The Wolf of Wall Street

Back in 1987, Jordan Belfort (Leonardo DiCaprio) was an ambitious up-and-coming stock broker on Wall Street but, on the day he received his broker’s license, h also lost his job to the infamous Black Monday. Starting from the bottom, he discovered the wonder of penny stocks, which were much cheaper but garnered the broker a far larger share of the profits, allowing Jordan to quickly create his own company – later named Stratton Oakmont – and rise up the ranks to becoming a ludicrously wealthy hedonist with a penchant for every kind of narcotic available, and many that aren’t. However, Jordan’s wealth and the corrupt manners in which it has been accrued soon come to the attention of the FBI.
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The Fountain

One love story is told across three wildly different time periods as Tom (Hugh Jackman) tries to cure his wife Izzy (Rachel Weisz) of her life threatening disease. Told in the modern day, Elizabethan era and a space-set future time, the film is beautifully shot and lit, effects created using different liquids dispersing into one another to create timeless yet phenomenal scenes. The story strands flow into one another, as the modern day surgeon struggles for a cure, a historic conquistador seeks to discover the fountain of youth and the slap-headed space traveller floats inside a giant bubble talking to – and occasionally eating –  a tree. If this all sounds a little too much for you, you’re not alone, as this is a polarising film that many dismissed for being just too odd. The modern day segments are the easiest to follow, with a straightforward narrative, relatable characters and situations requiring minimal explanation. Director Darren Aronofsky (Requiem for a Dream, The Wrestler) alas does not have much of an eye for combat, with some of the past tense skirmishes coming across muddled and confusing, but otherwise this is a creative and visually stunning depiction of an otherwise done to death story.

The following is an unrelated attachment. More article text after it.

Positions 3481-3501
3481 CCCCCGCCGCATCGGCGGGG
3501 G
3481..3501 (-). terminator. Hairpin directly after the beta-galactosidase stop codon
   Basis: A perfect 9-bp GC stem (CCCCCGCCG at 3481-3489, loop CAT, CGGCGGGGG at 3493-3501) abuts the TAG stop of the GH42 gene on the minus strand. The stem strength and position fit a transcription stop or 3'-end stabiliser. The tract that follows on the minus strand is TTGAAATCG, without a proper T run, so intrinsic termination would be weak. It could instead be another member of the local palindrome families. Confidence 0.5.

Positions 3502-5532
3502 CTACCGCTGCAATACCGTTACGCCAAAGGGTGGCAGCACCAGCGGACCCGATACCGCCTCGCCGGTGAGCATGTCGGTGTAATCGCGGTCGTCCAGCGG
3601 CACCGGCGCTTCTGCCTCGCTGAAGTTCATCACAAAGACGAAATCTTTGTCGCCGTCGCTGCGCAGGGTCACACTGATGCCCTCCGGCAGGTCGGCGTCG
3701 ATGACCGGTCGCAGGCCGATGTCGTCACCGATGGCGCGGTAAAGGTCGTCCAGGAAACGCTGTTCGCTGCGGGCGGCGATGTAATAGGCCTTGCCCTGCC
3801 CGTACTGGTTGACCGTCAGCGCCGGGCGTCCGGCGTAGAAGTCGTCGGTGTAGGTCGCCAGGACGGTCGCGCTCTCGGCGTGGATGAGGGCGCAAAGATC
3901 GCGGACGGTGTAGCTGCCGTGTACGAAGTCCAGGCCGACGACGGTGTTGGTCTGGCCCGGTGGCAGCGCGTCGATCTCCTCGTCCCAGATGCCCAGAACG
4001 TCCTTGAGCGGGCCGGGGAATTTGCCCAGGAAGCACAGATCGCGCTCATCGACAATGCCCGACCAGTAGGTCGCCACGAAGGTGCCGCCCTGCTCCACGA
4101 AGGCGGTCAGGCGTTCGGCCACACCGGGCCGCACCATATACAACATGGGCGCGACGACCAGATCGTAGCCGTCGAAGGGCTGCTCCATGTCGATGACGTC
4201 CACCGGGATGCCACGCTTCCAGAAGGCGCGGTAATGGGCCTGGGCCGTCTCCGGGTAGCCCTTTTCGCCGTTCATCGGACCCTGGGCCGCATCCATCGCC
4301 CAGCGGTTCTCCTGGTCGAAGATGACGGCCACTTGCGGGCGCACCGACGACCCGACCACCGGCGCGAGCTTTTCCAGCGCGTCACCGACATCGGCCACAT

Choose film 7/10